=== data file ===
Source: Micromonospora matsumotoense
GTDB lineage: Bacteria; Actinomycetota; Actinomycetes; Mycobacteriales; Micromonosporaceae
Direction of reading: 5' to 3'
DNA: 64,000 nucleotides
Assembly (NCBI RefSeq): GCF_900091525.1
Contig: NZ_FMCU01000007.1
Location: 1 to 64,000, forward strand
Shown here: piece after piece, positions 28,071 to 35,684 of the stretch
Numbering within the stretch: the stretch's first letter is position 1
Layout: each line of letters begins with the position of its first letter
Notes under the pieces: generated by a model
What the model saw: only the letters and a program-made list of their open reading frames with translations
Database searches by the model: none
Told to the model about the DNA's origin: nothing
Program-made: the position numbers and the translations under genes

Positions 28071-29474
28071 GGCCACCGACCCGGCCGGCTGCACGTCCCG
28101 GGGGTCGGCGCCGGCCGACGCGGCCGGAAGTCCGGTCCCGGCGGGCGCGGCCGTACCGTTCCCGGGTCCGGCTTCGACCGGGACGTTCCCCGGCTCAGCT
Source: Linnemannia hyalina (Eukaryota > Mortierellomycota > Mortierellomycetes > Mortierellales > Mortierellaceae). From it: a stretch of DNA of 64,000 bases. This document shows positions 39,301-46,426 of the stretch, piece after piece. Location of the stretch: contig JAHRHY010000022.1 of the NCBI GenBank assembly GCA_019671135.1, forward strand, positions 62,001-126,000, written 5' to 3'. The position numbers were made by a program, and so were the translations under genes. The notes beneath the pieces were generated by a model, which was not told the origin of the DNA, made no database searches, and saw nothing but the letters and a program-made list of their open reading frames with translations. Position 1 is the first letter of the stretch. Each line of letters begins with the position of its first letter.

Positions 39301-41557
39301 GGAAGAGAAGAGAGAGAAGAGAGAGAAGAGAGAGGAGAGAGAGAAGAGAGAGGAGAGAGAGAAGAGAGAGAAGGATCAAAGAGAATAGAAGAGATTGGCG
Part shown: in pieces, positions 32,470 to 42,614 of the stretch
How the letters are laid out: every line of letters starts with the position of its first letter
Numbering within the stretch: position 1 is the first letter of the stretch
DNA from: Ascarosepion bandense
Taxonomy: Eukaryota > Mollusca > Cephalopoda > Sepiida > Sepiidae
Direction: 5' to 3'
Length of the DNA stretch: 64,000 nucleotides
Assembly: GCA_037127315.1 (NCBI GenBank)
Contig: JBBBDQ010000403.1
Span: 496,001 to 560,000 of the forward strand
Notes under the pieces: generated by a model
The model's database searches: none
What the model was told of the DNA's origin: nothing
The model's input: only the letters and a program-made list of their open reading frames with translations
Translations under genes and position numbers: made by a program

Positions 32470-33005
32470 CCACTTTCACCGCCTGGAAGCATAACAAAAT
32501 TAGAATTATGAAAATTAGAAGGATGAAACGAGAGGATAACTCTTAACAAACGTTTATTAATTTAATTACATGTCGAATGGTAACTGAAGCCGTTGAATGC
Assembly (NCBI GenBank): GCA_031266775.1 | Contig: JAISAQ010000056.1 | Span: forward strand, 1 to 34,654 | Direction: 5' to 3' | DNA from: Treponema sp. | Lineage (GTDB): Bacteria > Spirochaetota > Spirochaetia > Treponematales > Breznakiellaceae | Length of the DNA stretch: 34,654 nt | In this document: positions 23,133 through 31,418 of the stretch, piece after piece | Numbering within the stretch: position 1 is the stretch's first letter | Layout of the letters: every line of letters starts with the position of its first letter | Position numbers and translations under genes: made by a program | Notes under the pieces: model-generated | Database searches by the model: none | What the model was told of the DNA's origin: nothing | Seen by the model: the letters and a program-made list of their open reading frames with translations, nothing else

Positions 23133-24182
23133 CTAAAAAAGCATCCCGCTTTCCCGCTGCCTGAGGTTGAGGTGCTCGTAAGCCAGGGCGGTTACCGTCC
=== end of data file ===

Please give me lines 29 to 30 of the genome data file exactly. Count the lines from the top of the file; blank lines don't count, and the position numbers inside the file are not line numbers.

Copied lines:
Assembly: GCA_037127315.1 (NCBI GenBank)
Contig: JBBBDQ010000403.1